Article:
My career took off dramatically in the 1990 Scottish Cup Final. The game could not have reached a more dramatic climax. Aberdeen and Celtic finished 0-0 after 90 minutes. 30 minutes extra time still did not bring a goal so that match went to a penalty shoot-out.
Each team nominated 5 penalty-takers. After 10 penalties it was 4-4. Now the rest of the players took penalties in turn. As the Aberdeen defender, I was a most reluctant penalty-taker. However with each team having had 9 penalties and the score 8-8, I had no choice. When a Celtic player missed their tenth penalty, I stepped up, scored and won the cup for Aberdeen.
Afterwards I told others, "I was really nervous as I took the penalty kick but I just said a prayer and put my faith in God."
Another major highlight of my career has been playing for Scotland. On Sunday 9 September 1990 I went to church as usual in the morning and returned home to find the telephone ringing. It was the Aberdeen manager who told me that the Scottish football association had been trying to contact me all morning. I was to pack my kit and join the Scotland squad immediately. I made my debut for Scotland who won the game 2-1. At the time of writing I have played nine times for Scotland in World Cup and European Championship qualifiers.
This is a marvellous achievement for someone who was still working in a bank in his late teens, an age when most players have already been signed up as professionals.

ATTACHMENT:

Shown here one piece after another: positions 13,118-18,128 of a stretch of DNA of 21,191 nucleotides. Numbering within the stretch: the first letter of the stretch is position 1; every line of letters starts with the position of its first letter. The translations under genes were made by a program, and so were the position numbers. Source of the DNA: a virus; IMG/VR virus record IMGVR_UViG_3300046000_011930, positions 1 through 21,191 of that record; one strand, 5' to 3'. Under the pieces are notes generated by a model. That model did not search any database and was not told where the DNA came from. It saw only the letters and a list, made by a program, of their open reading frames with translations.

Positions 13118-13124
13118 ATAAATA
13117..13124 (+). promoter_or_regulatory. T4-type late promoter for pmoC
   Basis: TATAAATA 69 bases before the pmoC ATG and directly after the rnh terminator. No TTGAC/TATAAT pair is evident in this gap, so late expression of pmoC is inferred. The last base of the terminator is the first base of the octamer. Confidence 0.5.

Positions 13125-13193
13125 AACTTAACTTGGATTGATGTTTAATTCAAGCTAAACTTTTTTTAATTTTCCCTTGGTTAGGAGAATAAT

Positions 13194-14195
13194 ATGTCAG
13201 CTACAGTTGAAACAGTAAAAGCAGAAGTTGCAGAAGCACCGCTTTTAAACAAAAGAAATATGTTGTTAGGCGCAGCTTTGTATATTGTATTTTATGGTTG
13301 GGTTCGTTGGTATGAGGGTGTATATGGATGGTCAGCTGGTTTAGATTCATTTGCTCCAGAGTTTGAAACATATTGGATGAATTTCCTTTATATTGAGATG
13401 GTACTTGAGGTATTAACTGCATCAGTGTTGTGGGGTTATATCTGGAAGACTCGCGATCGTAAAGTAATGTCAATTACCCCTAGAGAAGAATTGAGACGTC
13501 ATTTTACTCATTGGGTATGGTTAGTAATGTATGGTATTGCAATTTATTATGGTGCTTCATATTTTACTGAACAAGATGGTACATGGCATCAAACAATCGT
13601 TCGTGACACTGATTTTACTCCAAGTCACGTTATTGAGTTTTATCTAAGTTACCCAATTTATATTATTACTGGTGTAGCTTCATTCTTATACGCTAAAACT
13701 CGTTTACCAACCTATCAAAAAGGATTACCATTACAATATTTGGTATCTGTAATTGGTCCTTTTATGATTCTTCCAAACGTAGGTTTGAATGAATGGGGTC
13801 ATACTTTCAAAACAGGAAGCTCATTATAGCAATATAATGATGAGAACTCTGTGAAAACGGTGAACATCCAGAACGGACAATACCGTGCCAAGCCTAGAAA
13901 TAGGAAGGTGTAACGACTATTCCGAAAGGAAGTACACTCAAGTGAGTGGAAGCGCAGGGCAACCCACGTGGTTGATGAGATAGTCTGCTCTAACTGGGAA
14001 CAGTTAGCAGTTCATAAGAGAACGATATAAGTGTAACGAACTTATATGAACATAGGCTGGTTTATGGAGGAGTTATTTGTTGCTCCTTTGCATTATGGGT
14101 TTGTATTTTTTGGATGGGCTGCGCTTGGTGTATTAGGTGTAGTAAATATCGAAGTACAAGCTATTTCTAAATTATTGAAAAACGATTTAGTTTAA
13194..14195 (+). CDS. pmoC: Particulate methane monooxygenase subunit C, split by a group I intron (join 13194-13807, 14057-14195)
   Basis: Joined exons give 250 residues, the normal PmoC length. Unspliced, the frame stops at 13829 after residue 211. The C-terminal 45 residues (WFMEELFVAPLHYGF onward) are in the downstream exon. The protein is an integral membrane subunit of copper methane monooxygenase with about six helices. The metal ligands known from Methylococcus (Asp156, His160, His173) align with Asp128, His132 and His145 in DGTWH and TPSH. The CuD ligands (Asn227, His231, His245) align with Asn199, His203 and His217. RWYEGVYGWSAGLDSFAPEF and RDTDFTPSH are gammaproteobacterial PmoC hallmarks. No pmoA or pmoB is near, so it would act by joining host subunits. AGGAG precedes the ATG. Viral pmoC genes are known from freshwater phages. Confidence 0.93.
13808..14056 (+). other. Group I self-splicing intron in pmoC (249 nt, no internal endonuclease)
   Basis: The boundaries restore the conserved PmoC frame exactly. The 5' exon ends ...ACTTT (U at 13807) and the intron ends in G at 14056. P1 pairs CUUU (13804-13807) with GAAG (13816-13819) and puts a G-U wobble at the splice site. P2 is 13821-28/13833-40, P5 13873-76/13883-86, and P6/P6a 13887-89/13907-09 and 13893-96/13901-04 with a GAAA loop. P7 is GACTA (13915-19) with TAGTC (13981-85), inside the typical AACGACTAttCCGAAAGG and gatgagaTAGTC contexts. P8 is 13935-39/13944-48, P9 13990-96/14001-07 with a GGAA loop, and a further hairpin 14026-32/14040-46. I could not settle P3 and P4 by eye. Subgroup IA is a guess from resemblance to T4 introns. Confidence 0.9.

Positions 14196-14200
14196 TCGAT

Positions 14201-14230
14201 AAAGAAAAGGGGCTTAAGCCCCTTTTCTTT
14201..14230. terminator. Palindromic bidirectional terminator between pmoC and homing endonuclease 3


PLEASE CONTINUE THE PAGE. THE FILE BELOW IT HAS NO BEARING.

It was while I was playing semi-professional football for Falkirk that I made a life-changing decision. I had a Christian background and went to church but it didn't really mean anything. It was something I did out of routine.
Then one day in the car on the way to football training at Falkirk, we started talking about the meaning of life. One of the others said that Jesus was going to come back. After the game I went home and opened up the Bible and from then on the Bible became real. I realized that God loved me and that Jesus had died for me. I became a Christian that night.
Prayer is important to me and as I always see faith and football as inter-related it is as natural for me to pray about football as anything else. It's not just a case of going to church on Sunday. It's the way you live your life the rest of the week, including football. I always pray before a game because it's part of my life. I don't pray that Aberdeen will win but that I will play the game fairly and the outcome will bring glory to God.
I am not what anyone would call a superstar of football. I am, rather, an honest professional who has worked hard to make the best of his talents and has got to the very top in Scottish football. Throughout my career - without preaching at anyone - I have always been ready to take a stand for what I believe in and "to give a reason for the hope that is in him.
The experience of the illness helped me to understand the importance of health and of keeping everything else in everything else in perspective.
* What a difference a day makes, Brian Irvine and Stuart Weir, published by Mainstream, Edinburgh 1996